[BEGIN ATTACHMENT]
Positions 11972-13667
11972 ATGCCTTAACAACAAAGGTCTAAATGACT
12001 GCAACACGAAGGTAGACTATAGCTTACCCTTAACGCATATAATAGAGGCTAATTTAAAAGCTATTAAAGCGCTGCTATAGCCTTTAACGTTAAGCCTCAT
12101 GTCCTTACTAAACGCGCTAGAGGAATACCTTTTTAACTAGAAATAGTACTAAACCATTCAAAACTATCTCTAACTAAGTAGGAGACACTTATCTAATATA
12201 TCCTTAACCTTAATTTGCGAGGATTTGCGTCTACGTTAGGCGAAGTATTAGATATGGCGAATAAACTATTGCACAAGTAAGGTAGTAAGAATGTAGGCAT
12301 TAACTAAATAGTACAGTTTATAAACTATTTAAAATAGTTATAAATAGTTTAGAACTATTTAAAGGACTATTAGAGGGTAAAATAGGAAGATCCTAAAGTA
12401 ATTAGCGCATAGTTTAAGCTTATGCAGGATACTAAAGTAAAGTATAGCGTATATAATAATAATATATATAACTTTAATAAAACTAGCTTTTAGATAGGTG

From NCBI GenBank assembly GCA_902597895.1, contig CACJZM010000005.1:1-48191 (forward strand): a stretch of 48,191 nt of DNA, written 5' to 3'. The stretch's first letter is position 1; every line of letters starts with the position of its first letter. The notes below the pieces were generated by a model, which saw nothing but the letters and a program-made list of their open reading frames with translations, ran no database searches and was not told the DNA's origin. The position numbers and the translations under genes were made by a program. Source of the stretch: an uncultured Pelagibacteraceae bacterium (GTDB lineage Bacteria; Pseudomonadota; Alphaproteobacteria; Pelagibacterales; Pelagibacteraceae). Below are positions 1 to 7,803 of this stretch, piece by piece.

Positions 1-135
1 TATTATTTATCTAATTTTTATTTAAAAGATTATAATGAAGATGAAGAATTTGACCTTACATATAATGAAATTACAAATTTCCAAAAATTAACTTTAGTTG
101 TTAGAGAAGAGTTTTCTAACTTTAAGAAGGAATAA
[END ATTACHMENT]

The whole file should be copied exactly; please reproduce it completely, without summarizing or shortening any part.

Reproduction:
Positions 11972-13667
11972 ATGCCTTAACAACAAAGGTCTAAATGACT
12001 GCAACACGAAGGTAGACTATAGCTTACCCTTAACGCATATAATAGAGGCTAATTTAAAAGCTATTAAAGCGCTGCTATAGCCTTTAACGTTAAGCCTCAT
12101 GTCCTTACTAAACGCGCTAGAGGAATACCTTTTTAACTAGAAATAGTACTAAACCATTCAAAACTATCTCTAACTAAGTAGGAGACACTTATCTAATATA
12201 TCCTTAACCTTAATTTGCGAGGATTTGCGTCTACGTTAGGCGAAGTATTAGATATGGCGAATAAACTATTGCACAAGTAAGGTAGTAAGAATGTAGGCAT
12301 TAACTAAATAGTACAGTTTATAAACTATTTAAAATAGTTATAAATAGTTTAGAACTATTTAAAGGACTATTAGAGGGTAAAATAGGAAGATCCTAAAGTA
12401 ATTAGCGCATAGTTTAAGCTTATGCAGGATACTAAAGTAAAGTATAGCGTATATAATAATAATATATATAACTTTAATAAAACTAGCTTTTAGATAGGTG

From NCBI GenBank assembly GCA_902597895.1, contig CACJZM010000005.1:1-48191 (forward strand): a stretch of 48,191 nt of DNA, written 5' to 3'. The stretch's first letter is position 1; every line of letters starts with the position of its first letter. The notes below the pieces were generated by a model, which saw nothing but the letters and a program-made list of their open reading frames with translations, ran no database searches and was not told the DNA's origin. The position numbers and the translations under genes were made by a program. Source of the stretch: an uncultured Pelagibacteraceae bacterium (GTDB lineage Bacteria; Pseudomonadota; Alphaproteobacteria; Pelagibacterales; Pelagibacteraceae). Below are positions 1 to 7,803 of this stretch, piece by piece.

Positions 1-135
1 TATTATTTATCTAATTTTTATTTAAAAGATTATAATGAAGATGAAGAATTTGACCTTACATATAATGAAATTACAAATTTCCAAAAATTAACTTTAGTTG
101 TTAGAGAAGAGTTTTCTAACTTTAAGAAGGAATAA